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enter image description hereI am using a TSZ121 op-amp with a unity-gain configuration driving 100 pF via 20 Ω at the output. Power supply is 5 V. My input is a slow moving signal between 0.4 and 1 V from a temperature sensor.

I noticed a continuous 20 kHz oscillation at the output with a 200 mV amplitude. According to the datasheet, my circuit should be stable. Once I replaced the 20 Ω resistor with 1 kΩ the oscillation disappeared. I suppose this is related to instability. I always thought that oscillations should be rail to rail when not stable. Can it be just 200 mV?

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    \$\begingroup\$ If you could add a photograph of your circuit to the question that might help forestall a large number of questions people may ask about layout, test setup, etc. A schematic would also be appreciated. \$\endgroup\$
    – user57037
    Commented Oct 7, 2022 at 16:58
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    \$\begingroup\$ Is a bypass capacitor used directly across the TSZ121's power pins? Try bending and touching a 0.1µF polypropylene through-hole capacitor to it's power pins. \$\endgroup\$
    – rdtsc
    Commented Oct 7, 2022 at 19:06
  • \$\begingroup\$ It is generally good practice to balance the impedances of the inverting and NI inputs of an op-amp, so perhaps 300k in series with pin 4 may help. You might also try connecting the negative feedback directly to the capacitor, although that might make it worse. Proper bypass capacitors, of course, should always be used, and might solve the problem. \$\endgroup\$
    – PStechPaul
    Commented Oct 7, 2022 at 20:52
  • \$\begingroup\$ Is it a circuit board or did you implement this with some type of non-solder bread board? Sometimes there can be parasitic capacitance depending on how you implement the circuit. If there is parasitic capacitance between R2 and the op-amp that could maybe be part of the problem. \$\endgroup\$
    – user57037
    Commented Oct 8, 2022 at 0:22

3 Answers 3

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See note 5.9 on page 17 of the data sheet. Because this device is a chopper based amplifier there is a high frequency switching circuit internal to the device. The 20khz may be a sub-harmonic or beat frequency from the chopper system. Because of this the note stresses the importance of placing bypass capacitors as close as possible to the supply pins. Per the note: "Due to the modulation of the chopper, the decoupling capacitance also helps to reject the small ripple that may appear on the output."

Alternately if your system does not required an ultra low noise output you might try using a device without chopper stabilization.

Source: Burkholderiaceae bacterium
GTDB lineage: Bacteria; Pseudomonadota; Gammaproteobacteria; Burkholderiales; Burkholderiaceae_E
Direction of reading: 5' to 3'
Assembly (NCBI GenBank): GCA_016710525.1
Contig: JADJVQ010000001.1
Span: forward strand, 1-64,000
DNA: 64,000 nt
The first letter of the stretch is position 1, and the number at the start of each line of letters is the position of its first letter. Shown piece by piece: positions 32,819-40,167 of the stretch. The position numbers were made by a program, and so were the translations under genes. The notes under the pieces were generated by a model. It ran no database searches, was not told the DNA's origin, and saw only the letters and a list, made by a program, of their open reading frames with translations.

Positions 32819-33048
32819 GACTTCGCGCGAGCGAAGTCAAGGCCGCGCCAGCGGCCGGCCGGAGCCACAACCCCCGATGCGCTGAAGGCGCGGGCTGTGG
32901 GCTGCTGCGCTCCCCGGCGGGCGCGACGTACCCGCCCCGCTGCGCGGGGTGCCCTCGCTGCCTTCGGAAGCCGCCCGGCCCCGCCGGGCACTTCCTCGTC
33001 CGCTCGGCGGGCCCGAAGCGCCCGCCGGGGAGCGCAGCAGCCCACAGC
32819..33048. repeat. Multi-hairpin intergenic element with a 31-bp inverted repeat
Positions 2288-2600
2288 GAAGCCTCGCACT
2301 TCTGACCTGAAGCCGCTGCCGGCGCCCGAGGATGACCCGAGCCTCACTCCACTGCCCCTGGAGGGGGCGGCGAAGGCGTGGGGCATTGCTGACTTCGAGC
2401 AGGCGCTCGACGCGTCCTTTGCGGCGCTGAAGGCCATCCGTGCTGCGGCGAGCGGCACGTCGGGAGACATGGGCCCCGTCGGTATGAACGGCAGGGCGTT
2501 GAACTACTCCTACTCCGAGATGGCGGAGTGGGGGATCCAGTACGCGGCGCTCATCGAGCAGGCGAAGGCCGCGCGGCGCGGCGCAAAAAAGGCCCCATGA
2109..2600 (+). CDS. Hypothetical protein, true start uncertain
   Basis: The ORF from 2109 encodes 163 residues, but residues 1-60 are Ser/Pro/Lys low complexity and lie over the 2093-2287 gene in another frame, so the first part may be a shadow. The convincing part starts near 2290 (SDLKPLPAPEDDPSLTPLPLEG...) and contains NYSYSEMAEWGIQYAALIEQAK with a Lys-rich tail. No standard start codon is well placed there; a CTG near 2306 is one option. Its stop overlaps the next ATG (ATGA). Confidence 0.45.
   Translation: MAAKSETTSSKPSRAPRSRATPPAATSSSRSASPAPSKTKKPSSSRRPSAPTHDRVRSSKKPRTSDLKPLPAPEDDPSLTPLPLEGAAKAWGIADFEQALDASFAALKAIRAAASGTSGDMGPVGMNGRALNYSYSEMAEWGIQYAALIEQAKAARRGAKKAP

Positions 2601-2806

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  • \$\begingroup\$ Thanks for your reply. But when I increase R2 to 1k, the op amp output (pin 1) becomes much cleaner. Is it still possibly due to the chopper architecture? Thanks again. \$\endgroup\$
    – jsmith
    Commented Oct 9, 2022 at 17:48
  • \$\begingroup\$ Adding or removing any decoupling caps on the supply pins may help determine what the true cause of the noise is, (chopper noise or instability). \$\endgroup\$
    – Nedd
    Commented Oct 10, 2022 at 7:01
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A small (limited amplitude) high frequency oscillation perhaps riding on a lower frequency waveform can be caused by too low (but still positive) a phase margin. This would be described as oscillatory rather than unstable. Instability results in an ever increasing output and is a result of zero or negative phase margin. Obviously this "ever increasing output" would, in reality, be limited by the power rails.

The load capacitance at the output can act with the amplifier's output resistance to put an extra pole in the loop and reduce phase margin. By adding a correctly sized isolation resistor outside the loop at the output it's possible to add some loop phase lead which will increase phase margin and put the amplifier further from instability.

You could also improve phase margin by increasing the closed loop gain to a higher value (less feedback). Unity non-inverting gain is the least stable gain configuration.

20 kHz seems quite a low frequency oscillation to be related to insufficient phase margin.

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There is a section on capacitative loading in the linked data sheet section 5.7.

Since the frequency is fairly high relative to the gain bandwidth of the amplifier the amplitude of oscillation cannot be rail to rail although it does seem to be les than expected by the available slew rate.

Rail to rail output opamps are always going to be rather sensitive to capacitance loading as the output stage is configured as common source/emitter devices giving a high-impedance output. The more conventional source/emitter follower has a much low output impedance before feedback is applied.

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